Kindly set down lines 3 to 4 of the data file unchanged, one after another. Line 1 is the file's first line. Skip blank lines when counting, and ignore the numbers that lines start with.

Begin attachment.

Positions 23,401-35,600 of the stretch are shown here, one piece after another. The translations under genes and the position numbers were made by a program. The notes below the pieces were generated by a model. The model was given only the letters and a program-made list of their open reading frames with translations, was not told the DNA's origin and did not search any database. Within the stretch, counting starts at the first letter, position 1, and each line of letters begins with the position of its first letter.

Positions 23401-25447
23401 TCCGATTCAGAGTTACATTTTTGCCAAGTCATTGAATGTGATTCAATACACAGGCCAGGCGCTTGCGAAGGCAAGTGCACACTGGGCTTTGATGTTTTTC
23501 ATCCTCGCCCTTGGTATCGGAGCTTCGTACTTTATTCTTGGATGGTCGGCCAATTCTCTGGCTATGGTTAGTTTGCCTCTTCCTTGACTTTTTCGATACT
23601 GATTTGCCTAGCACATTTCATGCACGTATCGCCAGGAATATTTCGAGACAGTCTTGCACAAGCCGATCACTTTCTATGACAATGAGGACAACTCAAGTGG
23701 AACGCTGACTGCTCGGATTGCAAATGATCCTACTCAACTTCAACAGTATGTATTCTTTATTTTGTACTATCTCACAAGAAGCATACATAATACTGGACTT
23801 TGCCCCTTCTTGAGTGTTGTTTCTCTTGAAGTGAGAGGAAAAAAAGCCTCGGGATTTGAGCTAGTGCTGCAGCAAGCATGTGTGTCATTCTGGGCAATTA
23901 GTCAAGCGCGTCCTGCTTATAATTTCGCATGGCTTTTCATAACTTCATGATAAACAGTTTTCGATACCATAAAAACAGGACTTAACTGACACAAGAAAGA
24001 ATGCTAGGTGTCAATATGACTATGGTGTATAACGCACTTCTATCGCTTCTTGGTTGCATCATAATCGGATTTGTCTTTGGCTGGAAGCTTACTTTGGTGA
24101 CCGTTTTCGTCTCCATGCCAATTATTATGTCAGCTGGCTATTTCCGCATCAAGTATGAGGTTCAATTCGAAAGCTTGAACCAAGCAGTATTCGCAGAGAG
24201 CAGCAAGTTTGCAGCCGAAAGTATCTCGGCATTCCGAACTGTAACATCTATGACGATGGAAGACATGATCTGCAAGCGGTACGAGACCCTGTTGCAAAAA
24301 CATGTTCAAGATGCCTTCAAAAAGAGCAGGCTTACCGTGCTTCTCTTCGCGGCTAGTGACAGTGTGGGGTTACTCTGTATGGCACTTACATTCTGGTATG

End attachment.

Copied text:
23401 TCCGATTCAGAGTTACATTTTTGCCAAGTCATTGAATGTGATTCAATACACAGGCCAGGCGCTTGCGAAGGCAAGTGCACACTGGGCTTTGATGTTTTTC
23501 ATCCTCGCCCTTGGTATCGGAGCTTCGTACTTTATTCTTGGATGGTCGGCCAATTCTCTGGCTATGGTTAGTTTGCCTCTTCCTTGACTTTTTCGATACT